As with any health issue, you should always consult with their doctor before making significant changes in your diet, and you should always disclose any supplements and medications as these can influence the recommended course your doctor may have for restoring your potassium balance.


Foods High in Potassium

 
 
 
Sweet Potatoes
Kiwis
Spinach
Banana
Cantaloupe
Pumpkin
Yogurt
Honeydew
Winter Squash
Prunes
Nectarines
Tomatoes and related sauces
Raisins
Lima Beans
Asparagus
Oranges
Regular potatoes
Avocados
These are foods to avoid with if blood levels of K++ are high.

Foods low in potassium

 
 
 
Apples (and juice)
Lemons (and juice)
Raspberries
Watermelon
Limes (and juice)
Blackberries
Blueberries
Apricot nectar
Plums
Cranberries (and juice)
Papaya nectar
Pineapple
Fruit cocktail
Peaches
Strawberries
Grapes (and juice)
Pears
Apricot nectar
 
 
 
Alfalfa sprouts
Bamboo shoots
Beets
Corn
Carrots
Cabbage (canned)
Cauliflower
Onions
Cucumber
Radishes
Endive
Eggplant
Green beans
Lettuce
Mushrooms
Source: The University of Michigan (Medical School) Other processed foods low in potassium include: Bread (unfortified), Crackers, Pasta (unfortified), Plain cake or cookies, Popcorn, Cereals (unfortified), Rice, Margarine, Mayonnaise, Oil

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Comments 12 comments

billybuc profile image

billybuc 4 years ago from Olympia, WA

Great information and you did a wonderful job of writing it so even a dufus like me could understand it!


Kris Heeter profile image

Kris Heeter 4 years ago from Indiana Author

Thanks @billybuc. I'm glad to hear it is easy to follow!


Pollyannalana profile image

Pollyannalana 4 years ago from US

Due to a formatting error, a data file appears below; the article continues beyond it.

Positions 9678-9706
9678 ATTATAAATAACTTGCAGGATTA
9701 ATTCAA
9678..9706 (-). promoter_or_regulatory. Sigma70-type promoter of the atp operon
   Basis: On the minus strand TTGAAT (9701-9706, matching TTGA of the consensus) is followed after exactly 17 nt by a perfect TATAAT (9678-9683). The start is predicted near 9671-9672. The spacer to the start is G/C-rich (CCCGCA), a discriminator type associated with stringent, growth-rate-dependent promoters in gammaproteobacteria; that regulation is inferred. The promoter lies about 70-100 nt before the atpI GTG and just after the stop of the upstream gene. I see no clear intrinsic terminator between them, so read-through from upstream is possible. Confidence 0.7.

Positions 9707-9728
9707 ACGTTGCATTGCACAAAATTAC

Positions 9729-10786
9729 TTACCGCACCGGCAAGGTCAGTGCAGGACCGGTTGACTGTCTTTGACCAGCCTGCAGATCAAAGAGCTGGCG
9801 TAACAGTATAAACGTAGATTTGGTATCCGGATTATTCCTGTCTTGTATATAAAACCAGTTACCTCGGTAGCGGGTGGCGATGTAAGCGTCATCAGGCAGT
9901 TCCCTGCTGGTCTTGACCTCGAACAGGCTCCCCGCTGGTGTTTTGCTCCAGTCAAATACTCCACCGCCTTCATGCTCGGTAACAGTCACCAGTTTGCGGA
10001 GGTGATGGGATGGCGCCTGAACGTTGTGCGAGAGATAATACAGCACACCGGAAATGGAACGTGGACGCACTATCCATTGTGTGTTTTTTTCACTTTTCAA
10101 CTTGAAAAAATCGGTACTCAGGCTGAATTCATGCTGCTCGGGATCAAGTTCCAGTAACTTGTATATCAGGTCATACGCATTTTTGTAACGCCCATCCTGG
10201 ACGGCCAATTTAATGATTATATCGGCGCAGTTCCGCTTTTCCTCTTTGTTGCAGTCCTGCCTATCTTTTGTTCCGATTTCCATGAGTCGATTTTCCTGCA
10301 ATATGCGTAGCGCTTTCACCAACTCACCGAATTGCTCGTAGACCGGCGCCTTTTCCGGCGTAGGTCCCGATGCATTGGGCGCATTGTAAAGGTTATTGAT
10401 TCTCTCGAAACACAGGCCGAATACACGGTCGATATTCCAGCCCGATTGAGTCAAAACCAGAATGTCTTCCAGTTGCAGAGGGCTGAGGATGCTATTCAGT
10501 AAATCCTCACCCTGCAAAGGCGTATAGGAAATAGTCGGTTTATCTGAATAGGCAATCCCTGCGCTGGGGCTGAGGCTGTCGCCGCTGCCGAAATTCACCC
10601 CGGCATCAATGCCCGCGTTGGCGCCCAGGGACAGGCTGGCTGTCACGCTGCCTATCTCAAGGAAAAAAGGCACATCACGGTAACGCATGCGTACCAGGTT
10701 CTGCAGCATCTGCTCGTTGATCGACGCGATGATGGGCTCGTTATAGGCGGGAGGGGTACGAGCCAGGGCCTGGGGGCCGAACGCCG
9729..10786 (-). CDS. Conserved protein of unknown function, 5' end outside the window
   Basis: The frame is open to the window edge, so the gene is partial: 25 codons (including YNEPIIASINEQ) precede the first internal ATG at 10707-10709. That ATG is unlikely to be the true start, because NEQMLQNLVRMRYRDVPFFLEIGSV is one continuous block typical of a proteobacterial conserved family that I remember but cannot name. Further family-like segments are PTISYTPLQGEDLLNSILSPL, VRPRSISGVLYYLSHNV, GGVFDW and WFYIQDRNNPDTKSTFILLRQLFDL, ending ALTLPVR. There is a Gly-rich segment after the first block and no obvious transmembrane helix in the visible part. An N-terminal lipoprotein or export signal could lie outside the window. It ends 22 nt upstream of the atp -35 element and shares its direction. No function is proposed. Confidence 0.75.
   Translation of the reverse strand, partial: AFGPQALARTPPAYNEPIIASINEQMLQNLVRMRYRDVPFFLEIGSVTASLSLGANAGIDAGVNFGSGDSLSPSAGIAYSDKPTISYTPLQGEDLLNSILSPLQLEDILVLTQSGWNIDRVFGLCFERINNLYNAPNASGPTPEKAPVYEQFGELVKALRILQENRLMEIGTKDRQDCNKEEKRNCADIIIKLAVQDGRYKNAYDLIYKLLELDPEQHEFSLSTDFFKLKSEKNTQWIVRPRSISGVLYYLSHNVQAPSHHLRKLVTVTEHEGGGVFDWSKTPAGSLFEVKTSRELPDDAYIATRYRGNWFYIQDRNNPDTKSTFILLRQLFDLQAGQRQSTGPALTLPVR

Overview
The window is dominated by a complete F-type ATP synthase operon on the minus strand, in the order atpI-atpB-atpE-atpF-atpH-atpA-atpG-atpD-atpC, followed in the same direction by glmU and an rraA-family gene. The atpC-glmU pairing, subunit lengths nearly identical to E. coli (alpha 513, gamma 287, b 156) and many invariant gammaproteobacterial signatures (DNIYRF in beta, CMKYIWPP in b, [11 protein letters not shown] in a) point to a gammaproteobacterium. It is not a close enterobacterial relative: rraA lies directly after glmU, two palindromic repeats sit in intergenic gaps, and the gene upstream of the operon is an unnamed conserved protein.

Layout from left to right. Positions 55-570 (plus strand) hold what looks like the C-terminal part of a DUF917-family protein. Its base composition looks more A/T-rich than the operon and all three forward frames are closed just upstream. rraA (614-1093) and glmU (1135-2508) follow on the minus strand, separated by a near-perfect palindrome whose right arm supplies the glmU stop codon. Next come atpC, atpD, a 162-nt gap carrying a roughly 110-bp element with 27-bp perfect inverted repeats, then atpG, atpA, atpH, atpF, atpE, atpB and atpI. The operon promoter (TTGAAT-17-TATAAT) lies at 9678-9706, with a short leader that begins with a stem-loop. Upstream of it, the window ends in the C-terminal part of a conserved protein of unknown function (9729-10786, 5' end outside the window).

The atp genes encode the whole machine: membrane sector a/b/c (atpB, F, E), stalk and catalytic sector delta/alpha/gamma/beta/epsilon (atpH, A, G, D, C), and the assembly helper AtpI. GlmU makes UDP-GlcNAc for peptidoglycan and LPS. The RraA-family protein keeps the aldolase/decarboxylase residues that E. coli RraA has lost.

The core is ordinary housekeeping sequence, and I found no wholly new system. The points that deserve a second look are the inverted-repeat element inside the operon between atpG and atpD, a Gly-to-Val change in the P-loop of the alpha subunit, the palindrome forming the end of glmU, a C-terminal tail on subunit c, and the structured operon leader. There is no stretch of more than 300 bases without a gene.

Eating too many bananas could be a death sentence for someone with high potassium, it is much more dangerous and quicker to kill than low. I just bet many graves are full pf people dead from this that was simply called a heart attack.


chefsref profile image

chefsref 4 years ago from Citra Florida

Thanx for this Kris

It's useful info. My mother (Age 94) has been diagnosed with low K and it is a challenge to get someone of her age to eat properly. The one thing I might add would be for regular blood tests to determine where we might be deficient. I think we have become a supplement crazed nation but the science is still developing.


Kris Heeter profile image

Kris Heeter 4 years ago from Indiana Author

@chefsref - thanks for adding to the discussion and that is an excellent point! Regular blood tests are the best way to monitor K++ levels. And in this crazed nation of supplementation (you hit the nail on the head with that description!), it's so important now more than ever to have those tests done to not only to detect a deficiency or but an excess as well.


RTalloni profile image

RTalloni 4 years ago from the short journey

I don't think I've ever thought of the possibility of having too much potassium accumulate in the blood, but I'm glad to have the information to keep in mind. Well done hub--thanks.


Kris Heeter profile image

Kris Heeter 4 years ago from Indiana Author

@RTalloni - it's definitely hasn't been on my radar either. I think we all probably tend to worry more about cholesterol and calcium and it's easily not even consider things like iron and potassium.


phdast7 profile image

phdast7 4 years ago from Atlanta, Georgia

Kris - Fascinating hub as usual and so much good information. I never realized that diet could affect potassium levels. I guess I only thought in terms of renal failure. Very Interesting. Hope all is well.


BlissfulWriter profile image

BlissfulWriter 4 years ago

I like your informative and scientific Hubs. Because I just learn a new word - Hypokalemia -- the consonant sounds just rolls off the tongue.


JayeWisdom profile image

JayeWisdom 4 years ago from Deep South, USA

This is an excellent article, well-researched and written so that it's easy to read. Very informative. Voted Up, Useful and Interesting.


Kris Heeter profile image

Kris Heeter 4 years ago from Indiana Author

@phdast7 - I'm glad you found in interesting and useful! All is well here and and I hope the same with you!


Kris Heeter profile image

Kris Heeter 4 years ago from Indiana Author

@BlissfulWriter - it's a fun word. As a student in science, it took me for ever to get the prefixes "hypo" and "hyper" straight in my head.